Harris ranked second in the SEC in tackles for loss/no gain since 2019 (31). This was one of the biggest issues for New England in their two losses against the Buffalo Bills,

Round 3, pick No. 71: Georgia LB Channing Tindall

Photo by Tony Walsh









If the Patriots wish to stay true to their word regarding the defense, they will have to double up on linebackers. Channing Tindall would be a perfect example to choose from. The linebacker class is looking very deep and explosive, featuring a variety of skillsets that the Patriots defense currently lacks.

Tindall’s stock is on the rise and it should only go up as the draft process continues. Tindall impressed scouts all week during Senior Bowl practices, Daniel Jeremiah having this to say regarding Tindall’s speed.

“That loaded Georgia defense. They have a play style and it is aggressive. It carries over to special teams. Watch the effort that he gives to make the tackle. He goes down the field, he in his lane, he is where he is supposed to be. And it is going to bounce outside. You are going to see just how fast he is.”

Tindall has been more of a late bloomer for the bulldogs, but he played some of his best football down their championship stretch. In the National Championship, Tindall dominated with eight tackles and a sack, earning a PFF grade of 80, the highest any linebacker has been graded in the CFP title game. Patriots fans may remember that last year’s National Championship featured a dominant performance by DT Christian Barmore, raising his stock.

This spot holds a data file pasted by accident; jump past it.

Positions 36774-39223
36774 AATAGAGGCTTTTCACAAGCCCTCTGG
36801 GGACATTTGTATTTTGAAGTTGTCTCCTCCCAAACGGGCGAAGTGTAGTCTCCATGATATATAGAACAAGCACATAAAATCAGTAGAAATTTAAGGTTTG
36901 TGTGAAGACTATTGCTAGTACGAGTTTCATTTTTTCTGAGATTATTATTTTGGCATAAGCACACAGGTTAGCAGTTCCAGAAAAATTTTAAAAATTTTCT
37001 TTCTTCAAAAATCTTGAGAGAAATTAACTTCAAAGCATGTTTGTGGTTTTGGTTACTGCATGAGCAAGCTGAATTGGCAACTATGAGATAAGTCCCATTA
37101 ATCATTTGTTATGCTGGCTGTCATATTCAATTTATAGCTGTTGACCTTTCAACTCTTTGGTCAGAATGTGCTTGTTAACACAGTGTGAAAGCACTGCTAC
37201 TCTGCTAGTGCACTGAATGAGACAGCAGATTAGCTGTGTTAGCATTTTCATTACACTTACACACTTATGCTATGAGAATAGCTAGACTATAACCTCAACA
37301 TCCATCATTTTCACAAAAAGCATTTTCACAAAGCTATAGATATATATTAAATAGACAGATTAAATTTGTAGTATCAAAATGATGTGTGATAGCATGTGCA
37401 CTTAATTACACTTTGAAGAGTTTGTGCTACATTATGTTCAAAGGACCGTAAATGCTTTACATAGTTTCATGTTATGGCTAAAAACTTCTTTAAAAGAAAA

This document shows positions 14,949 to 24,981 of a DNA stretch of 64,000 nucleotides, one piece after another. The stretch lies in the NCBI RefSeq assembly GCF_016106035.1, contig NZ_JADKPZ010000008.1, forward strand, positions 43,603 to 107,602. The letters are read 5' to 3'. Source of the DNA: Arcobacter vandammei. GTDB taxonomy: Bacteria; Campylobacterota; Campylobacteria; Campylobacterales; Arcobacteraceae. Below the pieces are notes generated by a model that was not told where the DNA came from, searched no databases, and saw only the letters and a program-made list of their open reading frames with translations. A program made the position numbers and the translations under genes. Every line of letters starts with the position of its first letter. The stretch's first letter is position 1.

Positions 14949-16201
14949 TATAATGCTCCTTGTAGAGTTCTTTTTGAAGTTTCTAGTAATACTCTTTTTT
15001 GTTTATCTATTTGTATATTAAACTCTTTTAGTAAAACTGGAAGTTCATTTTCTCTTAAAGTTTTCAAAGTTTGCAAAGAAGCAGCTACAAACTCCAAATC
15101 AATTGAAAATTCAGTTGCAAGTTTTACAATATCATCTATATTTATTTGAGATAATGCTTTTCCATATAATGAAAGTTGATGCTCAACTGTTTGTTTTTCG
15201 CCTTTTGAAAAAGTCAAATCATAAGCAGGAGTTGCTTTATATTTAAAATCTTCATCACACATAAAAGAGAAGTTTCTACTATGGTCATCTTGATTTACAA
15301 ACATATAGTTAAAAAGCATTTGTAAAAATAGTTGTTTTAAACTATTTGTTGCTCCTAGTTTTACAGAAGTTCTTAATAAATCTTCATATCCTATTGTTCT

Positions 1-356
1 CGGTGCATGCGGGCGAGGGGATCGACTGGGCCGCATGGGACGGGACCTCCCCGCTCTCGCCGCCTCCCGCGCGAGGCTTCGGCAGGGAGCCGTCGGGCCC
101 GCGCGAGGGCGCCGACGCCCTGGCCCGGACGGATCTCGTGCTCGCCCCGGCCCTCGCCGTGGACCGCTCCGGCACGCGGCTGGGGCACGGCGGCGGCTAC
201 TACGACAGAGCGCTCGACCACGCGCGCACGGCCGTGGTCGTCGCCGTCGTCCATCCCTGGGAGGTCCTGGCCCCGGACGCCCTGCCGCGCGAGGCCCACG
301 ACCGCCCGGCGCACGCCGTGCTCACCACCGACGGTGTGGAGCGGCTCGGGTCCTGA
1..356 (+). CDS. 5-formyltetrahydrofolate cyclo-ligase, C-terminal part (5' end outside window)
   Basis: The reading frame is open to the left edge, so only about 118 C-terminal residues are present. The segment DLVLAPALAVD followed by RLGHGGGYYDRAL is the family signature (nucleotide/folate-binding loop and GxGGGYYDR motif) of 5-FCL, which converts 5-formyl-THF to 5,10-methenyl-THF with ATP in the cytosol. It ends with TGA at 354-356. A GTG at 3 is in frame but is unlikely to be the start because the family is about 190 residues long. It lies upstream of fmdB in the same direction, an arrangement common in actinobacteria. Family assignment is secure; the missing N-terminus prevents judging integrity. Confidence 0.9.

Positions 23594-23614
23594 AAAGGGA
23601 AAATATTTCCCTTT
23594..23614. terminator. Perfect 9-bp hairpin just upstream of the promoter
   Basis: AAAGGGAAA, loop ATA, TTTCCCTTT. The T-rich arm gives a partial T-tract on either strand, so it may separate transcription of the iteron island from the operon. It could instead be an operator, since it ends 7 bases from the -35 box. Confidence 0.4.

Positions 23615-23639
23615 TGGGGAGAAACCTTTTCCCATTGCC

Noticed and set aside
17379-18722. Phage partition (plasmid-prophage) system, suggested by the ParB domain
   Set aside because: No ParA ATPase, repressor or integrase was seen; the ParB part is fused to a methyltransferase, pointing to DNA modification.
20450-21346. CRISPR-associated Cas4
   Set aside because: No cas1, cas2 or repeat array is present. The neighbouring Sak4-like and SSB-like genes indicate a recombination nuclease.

Over his last six games, Tindall was first in sacks (six), first in pressures (20), and third in PFF grade (81.4). While he may be a developmental player early on, the Patriots have room to work with his potential.

Round 3, pick No. 85: UCLA WR Kyle Phillips

Photo by Stan Szeto-USA TODAY Sports

The Patriots have lacked a true slot receiver since Julian Edelman’s retirement. UCLA’s Kyle Phillips will be a dream Patriot for a number of reasons. Phillips blew scouts away during the East-West Shrine Bowl practice week.

Phillips’ tape shows a player with excellent feet supported by a strong route tree and release package, featuring many big catches on third down. The slot receiver hauled in ten touchdowns in 2021 and rarely dropped a pass. Phillips also has experience taking punts. If the Patriots don’t have the room or patience to bring back Gunner Olszewski, Phillips should be their guy.

Round 4, pick No. 123: Houston DB Marcus Jones

Photo by For Houston Athletics

If New England decides to not invest in a high-end pick in the secondary, Marcus Jones should be their target. His 91.6 kickoff return grade ranked #1 in all of college football. Jones forced 16 incompletions with five interceptions and a 86.6 PFF grade. His speed is his greatest trait and fits a similar mold of a Jonathan Jones. With the receivers New England will play for years to come, this secondary needs speed.

Rounds 5-7 projected options: Florida RB Dameon Pierce, USC DE Drake Jackson, Middle Tennessee Safety Reed Blankenship, Boise State WR Khalil Shakur

Although New England may be all set at running back, Florida’s Dameon Pierce is a great sleeper to keep an eye on. Pierce had a great week of practice during the Senior Bowl, especially in pass protection. In 27 pass blocking snaps, Pierce did not allow a single pressure. He ranked first in rushing grade (93.6) and sixth in receiving grade (86.0). 13 rushing touchdowns, three receiving touchdowns, 216 receiving yards, averaging just seven carries per game, Pierce was criminally wildly underused at Florida.

The top rated back in PFF, it would be a shock if Pierce falls to round five, but if he is there, New England must take him.